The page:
Impact of KChIP2 on Cardiac Electrophysiology and the Progression of Heart Failure

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Electrophysiological remodeling of cardiac potassium ion channels is important in the progression of heart failure. A reduction of the transient outward potassium current (I(to)) in mammalian heart failure is consistent with a reduced expression of potassium channel interacting protein 2 (KChIP2, a K(V)4 subunit). Approaches have been made to investigate the role of KChIP2 in shaping cardiac I(to), including the use of transgenic KChIP2 deficient mice and viral overexpression of KChIP2. The interplay between I(to) and myocardial calcium handling is pivotal in the development of heart failure, and is further strengthened by the dual role of KChIP2 as a functional subunit on both K(V)4 and Ca(V)1.2. Moreover, the potential arrhythmogenic consequence of reduced I(to) may contribute to the high relative incidence of sudden death in the early phases of human heart failure. With this review, we offer an overview of the insights into the physiological and pathological roles of KChIP2 and we discuss the limitations of translating the molecular basis of electrophysiological remodeling from animal models of heart failure to the clinical setting.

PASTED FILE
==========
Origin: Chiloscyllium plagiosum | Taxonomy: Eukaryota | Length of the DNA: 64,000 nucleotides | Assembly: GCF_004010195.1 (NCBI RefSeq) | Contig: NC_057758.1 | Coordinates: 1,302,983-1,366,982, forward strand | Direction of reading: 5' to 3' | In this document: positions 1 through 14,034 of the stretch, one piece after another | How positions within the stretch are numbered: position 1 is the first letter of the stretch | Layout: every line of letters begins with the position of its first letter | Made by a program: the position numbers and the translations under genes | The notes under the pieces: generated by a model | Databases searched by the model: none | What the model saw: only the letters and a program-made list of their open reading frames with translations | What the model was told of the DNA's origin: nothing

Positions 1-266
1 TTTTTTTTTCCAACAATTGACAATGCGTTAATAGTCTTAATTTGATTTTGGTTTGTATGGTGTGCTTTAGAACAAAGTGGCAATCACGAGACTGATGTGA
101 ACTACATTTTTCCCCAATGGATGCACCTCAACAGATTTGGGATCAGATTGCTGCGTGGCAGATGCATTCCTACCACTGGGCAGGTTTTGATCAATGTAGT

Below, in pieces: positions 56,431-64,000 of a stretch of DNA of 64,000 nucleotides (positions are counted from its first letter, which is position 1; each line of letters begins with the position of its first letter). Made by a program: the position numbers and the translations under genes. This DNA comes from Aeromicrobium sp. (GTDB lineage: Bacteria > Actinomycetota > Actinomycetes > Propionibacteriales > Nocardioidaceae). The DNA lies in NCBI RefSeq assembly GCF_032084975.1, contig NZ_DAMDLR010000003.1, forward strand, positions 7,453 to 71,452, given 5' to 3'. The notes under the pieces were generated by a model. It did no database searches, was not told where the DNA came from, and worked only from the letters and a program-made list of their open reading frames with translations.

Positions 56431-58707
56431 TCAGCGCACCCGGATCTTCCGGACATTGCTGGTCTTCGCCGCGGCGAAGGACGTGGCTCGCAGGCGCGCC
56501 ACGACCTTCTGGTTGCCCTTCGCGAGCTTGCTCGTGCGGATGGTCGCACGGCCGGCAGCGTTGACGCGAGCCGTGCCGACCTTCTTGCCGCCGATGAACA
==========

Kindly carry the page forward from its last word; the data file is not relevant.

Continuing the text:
Original languageEnglish
JournalFrontiers in Physiology
Pages (from-to)118
Publication statusPublished - 2012

ID: 38219006